Therefore, the troops loyal to Gadhafi were displaying their condition of weakness rather than their strength by devoting time and energy to being cruel.  With the strong, damage is incidental to the charge rather than intended; the strong relish their experience of strength in conquering and therefore they are not interested in cruelty.  That is to say, harm is a byproduct of the vanquishing by the strong, as the latter conquer out of their overflowing confidence of strength. This can perhaps be thought of in terms of stepping outside in the cold after building up a sweat from exercise—the excess heat radiates outward from one’s body such that one does not even feel the cold air. What is the cold to me?  Similarly, what are the parasites to me who fall by the wayside as I take the village?  Any intent to be cruel to a parasite would be a waste or diversion from the strong vanquisher’s self-confident feeling of power that naturally issues out in his or her strength. Only weakness with a relentless instinct to dominate would be oriented to cruelty as a means, for the feeling of pleasure of strength is not available or realizable.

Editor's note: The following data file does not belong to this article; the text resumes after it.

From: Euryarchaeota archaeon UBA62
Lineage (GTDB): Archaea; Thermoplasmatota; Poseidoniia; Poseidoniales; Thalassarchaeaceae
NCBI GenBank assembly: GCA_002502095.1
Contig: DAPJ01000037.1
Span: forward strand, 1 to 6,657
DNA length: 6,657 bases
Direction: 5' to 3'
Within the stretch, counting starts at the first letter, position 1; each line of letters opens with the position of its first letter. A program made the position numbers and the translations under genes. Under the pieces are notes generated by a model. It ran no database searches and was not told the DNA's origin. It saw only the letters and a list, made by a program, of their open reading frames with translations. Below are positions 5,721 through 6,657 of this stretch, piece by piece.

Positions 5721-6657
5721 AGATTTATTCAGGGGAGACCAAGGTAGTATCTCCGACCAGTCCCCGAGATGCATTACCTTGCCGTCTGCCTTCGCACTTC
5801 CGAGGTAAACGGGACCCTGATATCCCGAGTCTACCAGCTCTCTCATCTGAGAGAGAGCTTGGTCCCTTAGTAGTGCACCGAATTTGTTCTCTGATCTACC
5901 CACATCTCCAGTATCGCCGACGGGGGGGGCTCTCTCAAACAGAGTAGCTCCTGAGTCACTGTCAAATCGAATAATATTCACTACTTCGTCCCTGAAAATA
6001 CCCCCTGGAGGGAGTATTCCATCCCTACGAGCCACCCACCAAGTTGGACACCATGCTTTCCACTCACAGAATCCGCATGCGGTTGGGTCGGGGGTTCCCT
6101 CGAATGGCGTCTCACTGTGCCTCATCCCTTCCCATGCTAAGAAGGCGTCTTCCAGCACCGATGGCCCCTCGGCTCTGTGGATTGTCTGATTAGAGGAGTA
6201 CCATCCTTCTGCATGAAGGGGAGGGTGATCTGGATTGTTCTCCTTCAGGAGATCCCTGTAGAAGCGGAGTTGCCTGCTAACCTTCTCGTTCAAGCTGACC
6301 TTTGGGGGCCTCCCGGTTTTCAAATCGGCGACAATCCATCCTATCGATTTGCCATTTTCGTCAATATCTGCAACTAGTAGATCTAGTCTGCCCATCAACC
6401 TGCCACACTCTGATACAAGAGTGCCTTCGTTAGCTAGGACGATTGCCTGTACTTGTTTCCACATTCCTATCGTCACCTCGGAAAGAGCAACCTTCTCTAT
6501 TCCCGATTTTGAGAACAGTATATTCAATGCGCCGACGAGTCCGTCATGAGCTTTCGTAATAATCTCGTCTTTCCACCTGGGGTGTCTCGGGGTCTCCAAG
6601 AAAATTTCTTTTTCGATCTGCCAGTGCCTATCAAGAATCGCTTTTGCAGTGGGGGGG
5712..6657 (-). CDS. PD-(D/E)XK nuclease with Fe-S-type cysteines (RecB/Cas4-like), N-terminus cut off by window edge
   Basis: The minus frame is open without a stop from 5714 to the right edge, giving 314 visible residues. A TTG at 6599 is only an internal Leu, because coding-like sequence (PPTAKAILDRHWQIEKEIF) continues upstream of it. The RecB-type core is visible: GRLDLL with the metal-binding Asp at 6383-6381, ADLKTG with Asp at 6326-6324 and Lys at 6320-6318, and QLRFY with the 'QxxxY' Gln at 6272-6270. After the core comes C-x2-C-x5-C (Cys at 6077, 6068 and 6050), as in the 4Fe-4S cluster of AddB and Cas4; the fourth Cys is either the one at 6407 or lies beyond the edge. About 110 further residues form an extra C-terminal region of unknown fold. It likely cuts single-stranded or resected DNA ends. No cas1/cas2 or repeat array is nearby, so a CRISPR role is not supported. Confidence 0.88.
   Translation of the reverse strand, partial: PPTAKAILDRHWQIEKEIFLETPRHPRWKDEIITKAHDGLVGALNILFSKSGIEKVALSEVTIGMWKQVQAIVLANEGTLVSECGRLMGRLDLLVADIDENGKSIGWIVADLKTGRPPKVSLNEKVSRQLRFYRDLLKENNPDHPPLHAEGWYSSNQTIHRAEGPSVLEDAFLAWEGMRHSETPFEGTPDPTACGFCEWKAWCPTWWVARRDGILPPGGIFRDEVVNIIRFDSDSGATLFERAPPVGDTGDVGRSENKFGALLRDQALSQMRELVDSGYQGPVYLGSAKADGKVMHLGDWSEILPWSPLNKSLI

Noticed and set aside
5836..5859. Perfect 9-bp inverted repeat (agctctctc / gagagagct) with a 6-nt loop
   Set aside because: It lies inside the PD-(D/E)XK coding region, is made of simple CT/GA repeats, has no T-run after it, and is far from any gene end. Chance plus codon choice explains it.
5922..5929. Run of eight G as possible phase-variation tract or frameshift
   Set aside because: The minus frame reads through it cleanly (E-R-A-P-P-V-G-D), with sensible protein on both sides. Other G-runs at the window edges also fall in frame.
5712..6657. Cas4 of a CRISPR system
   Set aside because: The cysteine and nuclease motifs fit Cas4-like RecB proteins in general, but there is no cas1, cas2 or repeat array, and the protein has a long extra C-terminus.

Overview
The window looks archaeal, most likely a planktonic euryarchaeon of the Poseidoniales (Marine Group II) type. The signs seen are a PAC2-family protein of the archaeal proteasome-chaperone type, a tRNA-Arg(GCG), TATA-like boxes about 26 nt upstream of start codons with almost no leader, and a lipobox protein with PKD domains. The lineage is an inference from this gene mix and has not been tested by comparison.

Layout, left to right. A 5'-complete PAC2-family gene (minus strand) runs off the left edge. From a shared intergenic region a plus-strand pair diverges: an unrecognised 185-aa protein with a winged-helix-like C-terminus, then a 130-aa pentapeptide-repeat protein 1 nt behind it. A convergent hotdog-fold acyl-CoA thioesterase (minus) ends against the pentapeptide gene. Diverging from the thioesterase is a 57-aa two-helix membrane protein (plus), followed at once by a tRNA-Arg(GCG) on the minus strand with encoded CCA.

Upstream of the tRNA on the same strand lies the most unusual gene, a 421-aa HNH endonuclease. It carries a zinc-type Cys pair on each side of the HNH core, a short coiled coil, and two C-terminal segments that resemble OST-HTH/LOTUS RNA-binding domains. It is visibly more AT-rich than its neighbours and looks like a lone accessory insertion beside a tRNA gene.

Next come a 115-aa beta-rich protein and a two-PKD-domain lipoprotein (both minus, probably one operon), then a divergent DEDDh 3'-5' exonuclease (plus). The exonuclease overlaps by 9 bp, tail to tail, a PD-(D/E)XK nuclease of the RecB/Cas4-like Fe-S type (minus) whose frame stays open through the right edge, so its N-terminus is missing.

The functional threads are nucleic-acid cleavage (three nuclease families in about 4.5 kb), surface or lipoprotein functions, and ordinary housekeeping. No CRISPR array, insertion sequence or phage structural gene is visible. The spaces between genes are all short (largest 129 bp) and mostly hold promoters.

For example, "Col. Gadhafi's militias are brutal," said Mustafa El Gheriany, media liaison for the Transitional National Committee according to USA Today. "They did that probably on purpose to scare our young men, to show them that they are not taking prisoners.” This motivation would be an alternative to simply wanting to inflict pain or to see another person feel it. Even so, the use of cruelty as a means is ultimately to impose one’s dominance, which means that the person’s strength is not sufficient. In other words, the person using cruelty to send a message has an urge to feel more pleasure from power than his or her weakness can proffer in itself.